The 3M Peltor FM-Radio Headset HRXS7A-01 takes two AA batteries, which are included with the headset itself. The manufacturers state that the batteries should last for around 140 hours, which is an impressive amount of time.
Radio reception could be stronger—the headset picks up strong signals well but isn’t so good at receiving smaller stations.
Ear Defenders with DAB Radio
At the time of writing, there are very few ear defenders available with a built-in DAB radio. These from Clas Ohlson are one of the few pairs we could find, though reviews of them are mixed. Until brands like 3M come out with DAB ear defenders, a good workaround could be to get a pocket DAB radio and connect it to some ear defenders via an aux-in port.
Ear Defenders with Bluetooth
Ear defender headphones with Bluetooth let you listen to music or take calls from your phone without needing any fiddly wires. As well as making it easier to listen to your tracks, this is also safer as you won’t have any wires getting in the way.
Below are some of the best ear defenders with Bluetooth on the market in 2017.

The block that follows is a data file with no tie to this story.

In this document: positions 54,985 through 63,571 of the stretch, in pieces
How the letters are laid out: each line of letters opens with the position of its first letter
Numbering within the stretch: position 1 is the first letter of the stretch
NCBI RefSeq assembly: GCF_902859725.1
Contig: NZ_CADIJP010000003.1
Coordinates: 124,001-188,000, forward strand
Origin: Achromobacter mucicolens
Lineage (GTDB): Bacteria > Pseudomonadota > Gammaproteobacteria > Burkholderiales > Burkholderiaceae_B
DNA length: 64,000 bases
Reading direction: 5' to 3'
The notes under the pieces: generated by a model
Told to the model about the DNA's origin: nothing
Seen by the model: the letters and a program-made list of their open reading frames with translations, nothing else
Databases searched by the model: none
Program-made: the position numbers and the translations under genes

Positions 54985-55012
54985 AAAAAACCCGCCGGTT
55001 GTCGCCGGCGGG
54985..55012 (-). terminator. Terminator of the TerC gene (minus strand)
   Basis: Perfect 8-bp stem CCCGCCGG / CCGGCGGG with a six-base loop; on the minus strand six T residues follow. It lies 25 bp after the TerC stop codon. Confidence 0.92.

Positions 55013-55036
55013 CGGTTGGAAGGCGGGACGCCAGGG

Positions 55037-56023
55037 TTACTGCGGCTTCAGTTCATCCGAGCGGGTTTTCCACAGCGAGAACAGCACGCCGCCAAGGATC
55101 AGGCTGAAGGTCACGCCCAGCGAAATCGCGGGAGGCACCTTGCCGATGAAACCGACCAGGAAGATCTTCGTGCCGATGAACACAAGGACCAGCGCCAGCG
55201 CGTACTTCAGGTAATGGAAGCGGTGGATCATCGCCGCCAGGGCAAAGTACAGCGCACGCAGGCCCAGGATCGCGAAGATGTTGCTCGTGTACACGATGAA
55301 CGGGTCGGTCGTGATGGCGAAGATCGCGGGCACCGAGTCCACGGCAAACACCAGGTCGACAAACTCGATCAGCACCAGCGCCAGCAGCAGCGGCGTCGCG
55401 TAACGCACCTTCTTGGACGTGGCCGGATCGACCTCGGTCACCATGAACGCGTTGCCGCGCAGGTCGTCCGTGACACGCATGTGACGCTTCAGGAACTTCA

ION Audio Tough Sounds Industrial Bluetooth Noise Reduction Headphones
A decent pair of Bluetooth ear defenders that offer good value for money.
These ear defenders have an NRR (noise reduction rating) of 25 dB, which is decent, though not as high as some of the other products reviewed here such as the Ear Defender Original “EARMUFF” Radio Headphones which have an NRR of 31 dB.
In addition to Bluetooth, there’s also an aux-in port so you can connect non-Bluetooth devices. This combined with the radio make these ear defenders a very versatile gadget.
You can save 20 preset stations, which is more than you can save on most other radio ear defenders. However, setting these presets is quite fiddly, as you might expect from this kind of device.
These ear defenders have a built-in lithium-ion battery that you charge using a mini-USB cable. The manufacturers state that the battery should last at least 20 hours, which doesn’t compare very well to the 100+ hours offered by some of the non-Bluetooth radio ear defenders reviewed above. However, it is convenient to be able to charge it via USB rather than having to buy or recharge regular batteries.
One issue with ION Audio Tough Sounds ear defenders is that the radio reception doesn’t hold very well when you move around. This isn’t an issue if you’re working in one spot, but if you’re driving or moving around a lot it can be frustrating.
Another drawback is that these ear defenders have a tight fit and might be uncomfortable for people with large heads.
These ear defenders have good sound quality for something at this price point, and provide an adequate level of noise reduction. The 3M PELTOR WS Alert XP Headset is a better pair of Bluetooth ear defenders, but they are significantly more expensive.